Terrorist attacks in Paris plainly illustrate U.S. and European efforts to thwart terrorism have failed and a western ground force will be necessary to defeat ISIS.
In hardly more than a month, terrorist groups have killed about 100 people at a peace rally in Ankara, apparently downed a Russian commercial jet on route to an Egyptian resort, and killed 129 and wounded 352 in attacks at a soccer stadium, the Bataclan concert hall and several other locations in Paris.
It is painfully clear, ISIS is now capable of mounting sophisticated, coordinated and well-armed attacks, seeming at will, in Europe and perhaps the United States.
After the January attacks on the Paris headquarters of Charlie Hebdo and a Jewish grocery, the French government ramped up domestic surveillance of suspected terrorists and deployed thousands of well-armed soldiers onto the streets of France to protect synagogues and other potential terrorist targets. More than 400 French citizens are fighting extremists in Syria and France participates in U.S.-led bombing against ISIS in Syria.
France’s policies, like those of the United States, are simply not enough.
One of the attackers entered from Syria through Greece and then enjoyed free passage into France thanks to the EU internal free travel agreements. And the great unanswered question is how did the three teams of terrorists plan and amass the weapons necessary to execute coordinated attacks in six locations across Paris—and catching French security authorities flatfooted and unaware.
Similarly, Turkey and Russia already have sophisticated internal security networks that challenge the civil liberty norms of western nations, yet they were caught clueless and off-guard by recent attacks.
In Syria, France and the United States supported early political opposition and armed insurgents seeking to oust Assad, but hesitated to throw the necessary weight behind those movements in the summer of 2012 when the regime was on the brink of collapse. The following year after drawing a red line, President Obama reneged on promised military action when Assad used chemical weapons against civilians. All of this opened the door to ISIS establishing in Syria and Iranian surrogates—and now Russian forces—entering the fray to help save Assad.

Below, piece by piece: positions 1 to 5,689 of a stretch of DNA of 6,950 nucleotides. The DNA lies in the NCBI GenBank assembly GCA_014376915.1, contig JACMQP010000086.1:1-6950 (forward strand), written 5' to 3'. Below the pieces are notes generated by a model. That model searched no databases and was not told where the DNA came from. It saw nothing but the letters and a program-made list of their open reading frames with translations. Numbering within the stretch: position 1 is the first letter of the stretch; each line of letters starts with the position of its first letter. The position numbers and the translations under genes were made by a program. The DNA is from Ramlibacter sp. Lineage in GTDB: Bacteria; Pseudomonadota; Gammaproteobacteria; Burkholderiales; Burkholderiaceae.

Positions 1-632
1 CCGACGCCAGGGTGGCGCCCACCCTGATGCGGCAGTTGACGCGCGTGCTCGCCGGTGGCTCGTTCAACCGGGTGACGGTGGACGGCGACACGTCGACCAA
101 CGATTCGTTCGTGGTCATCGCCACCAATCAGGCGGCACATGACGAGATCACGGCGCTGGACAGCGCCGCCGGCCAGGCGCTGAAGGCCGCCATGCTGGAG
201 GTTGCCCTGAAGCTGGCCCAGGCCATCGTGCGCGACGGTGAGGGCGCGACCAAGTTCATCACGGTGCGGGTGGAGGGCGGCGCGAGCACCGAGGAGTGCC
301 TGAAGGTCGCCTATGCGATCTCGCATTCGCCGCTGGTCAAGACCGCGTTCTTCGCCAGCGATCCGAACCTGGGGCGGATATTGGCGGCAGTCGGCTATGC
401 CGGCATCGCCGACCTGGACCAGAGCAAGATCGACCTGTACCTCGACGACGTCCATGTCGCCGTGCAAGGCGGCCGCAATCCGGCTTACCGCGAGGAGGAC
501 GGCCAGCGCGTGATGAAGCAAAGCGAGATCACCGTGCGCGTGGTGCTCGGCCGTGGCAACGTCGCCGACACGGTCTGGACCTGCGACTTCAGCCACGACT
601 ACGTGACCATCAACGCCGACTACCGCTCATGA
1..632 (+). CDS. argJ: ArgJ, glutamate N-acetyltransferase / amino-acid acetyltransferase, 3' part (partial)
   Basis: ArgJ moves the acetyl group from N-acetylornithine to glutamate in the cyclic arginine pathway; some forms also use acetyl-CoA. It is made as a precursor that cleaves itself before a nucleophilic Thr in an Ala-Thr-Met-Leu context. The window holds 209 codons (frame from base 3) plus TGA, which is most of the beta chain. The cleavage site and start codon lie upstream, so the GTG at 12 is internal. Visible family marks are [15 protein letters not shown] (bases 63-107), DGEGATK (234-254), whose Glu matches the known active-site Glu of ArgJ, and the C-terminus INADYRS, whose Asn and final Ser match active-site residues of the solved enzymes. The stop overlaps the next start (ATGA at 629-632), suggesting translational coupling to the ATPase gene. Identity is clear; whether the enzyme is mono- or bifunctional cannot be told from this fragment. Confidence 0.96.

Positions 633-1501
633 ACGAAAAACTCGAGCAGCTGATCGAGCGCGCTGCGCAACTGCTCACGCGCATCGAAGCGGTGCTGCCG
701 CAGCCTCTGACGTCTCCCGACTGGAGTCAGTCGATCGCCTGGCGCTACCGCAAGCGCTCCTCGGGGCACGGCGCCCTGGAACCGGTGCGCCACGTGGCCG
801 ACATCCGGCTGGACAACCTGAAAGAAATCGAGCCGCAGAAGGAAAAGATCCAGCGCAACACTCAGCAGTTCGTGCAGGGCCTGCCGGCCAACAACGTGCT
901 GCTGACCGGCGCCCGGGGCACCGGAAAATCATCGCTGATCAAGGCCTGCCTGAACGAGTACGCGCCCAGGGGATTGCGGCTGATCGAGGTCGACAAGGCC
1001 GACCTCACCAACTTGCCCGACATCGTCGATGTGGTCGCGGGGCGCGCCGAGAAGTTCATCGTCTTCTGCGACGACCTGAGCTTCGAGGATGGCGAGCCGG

After the Paris attacks, no one should seriously believe the Obama Administration’s line that economic sanctions, airstrikes, drone attacks to take out ISIS leaders, and a token presence of military advisors will stop the expanding power and reach of ISIS.
ISIS has grown too powerful, too threatening and too sophisticated for France, the United States and other western powers to any longer expect us to believe the West can remain safe from persistent and escalating terrorist attacks without the direct commitment of large ground forces to not merely defeat ISIS but also to pull out and burn its roots.
The Russian presence to preserve Assad’s grip on power and fight ISIS in Syria requires the West to do business with Moscow or face the prospect of colliding with its military in any effective attempt to defeat ISIS.
European leaders are no doubt pressuring President Obama for more forceful American leadership. The simple facts are Europe is as rich as the United States and at least as threatened by ISIS and conditions in Syria—witness for example the flood of refugees created by the Assad regime. However, major European powers are incapable of acting in concert, and the richest and largest—Germany—refuses to ever put soldiers in harm’s way.
Washington should exact a high price for committing Americans to combat. The Western expeditionary force should be large enough to accomplish complete destruction of ISIS forces and its civilian infrastructure, and at least half of the personnel and materiel must be supplied by the Europeans—with substantial commitments from Germany.
America should remain committed to Europe’s security but only if Europeans bear their share of the cost.
Peter Morici is an economist and business professor at the University of Maryland, and a national columnist.